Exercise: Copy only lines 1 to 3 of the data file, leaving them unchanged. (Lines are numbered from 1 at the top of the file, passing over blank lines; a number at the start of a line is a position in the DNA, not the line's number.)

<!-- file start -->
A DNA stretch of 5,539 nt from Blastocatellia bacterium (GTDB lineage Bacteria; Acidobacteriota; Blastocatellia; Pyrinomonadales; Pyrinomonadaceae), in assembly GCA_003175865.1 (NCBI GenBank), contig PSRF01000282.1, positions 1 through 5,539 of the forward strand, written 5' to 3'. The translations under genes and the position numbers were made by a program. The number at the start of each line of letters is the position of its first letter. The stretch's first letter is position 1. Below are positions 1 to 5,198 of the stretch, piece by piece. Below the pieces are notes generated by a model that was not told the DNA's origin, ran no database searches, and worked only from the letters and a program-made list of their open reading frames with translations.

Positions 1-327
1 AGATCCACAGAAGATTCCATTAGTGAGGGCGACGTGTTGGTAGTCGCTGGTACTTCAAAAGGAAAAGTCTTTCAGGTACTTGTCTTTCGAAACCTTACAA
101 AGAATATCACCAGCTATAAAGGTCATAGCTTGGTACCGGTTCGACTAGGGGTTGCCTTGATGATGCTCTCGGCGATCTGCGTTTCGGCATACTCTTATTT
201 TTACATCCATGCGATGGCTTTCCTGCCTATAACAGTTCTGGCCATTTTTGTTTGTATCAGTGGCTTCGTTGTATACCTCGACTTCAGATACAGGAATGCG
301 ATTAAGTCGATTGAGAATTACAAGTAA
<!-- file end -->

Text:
A DNA stretch of 5,539 nt from Blastocatellia bacterium (GTDB lineage Bacteria; Acidobacteriota; Blastocatellia; Pyrinomonadales; Pyrinomonadaceae), in assembly GCA_003175865.1 (NCBI GenBank), contig PSRF01000282.1, positions 1 through 5,539 of the forward strand, written 5' to 3'. The translations under genes and the position numbers were made by a program. The number at the start of each line of letters is the position of its first letter. The stretch's first letter is position 1. Below are positions 1 to 5,198 of the stretch, piece by piece. Below the pieces are notes generated by a model that was not told the DNA's origin, ran no database searches, and worked only from the letters and a program-made list of their open reading frames with translations.

Positions 1-327
1 AGATCCACAGAAGATTCCATTAGTGAGGGCGACGTGTTGGTAGTCGCTGGTACTTCAAAAGGAAAAGTCTTTCAGGTACTTGTCTTTCGAAACCTTACAA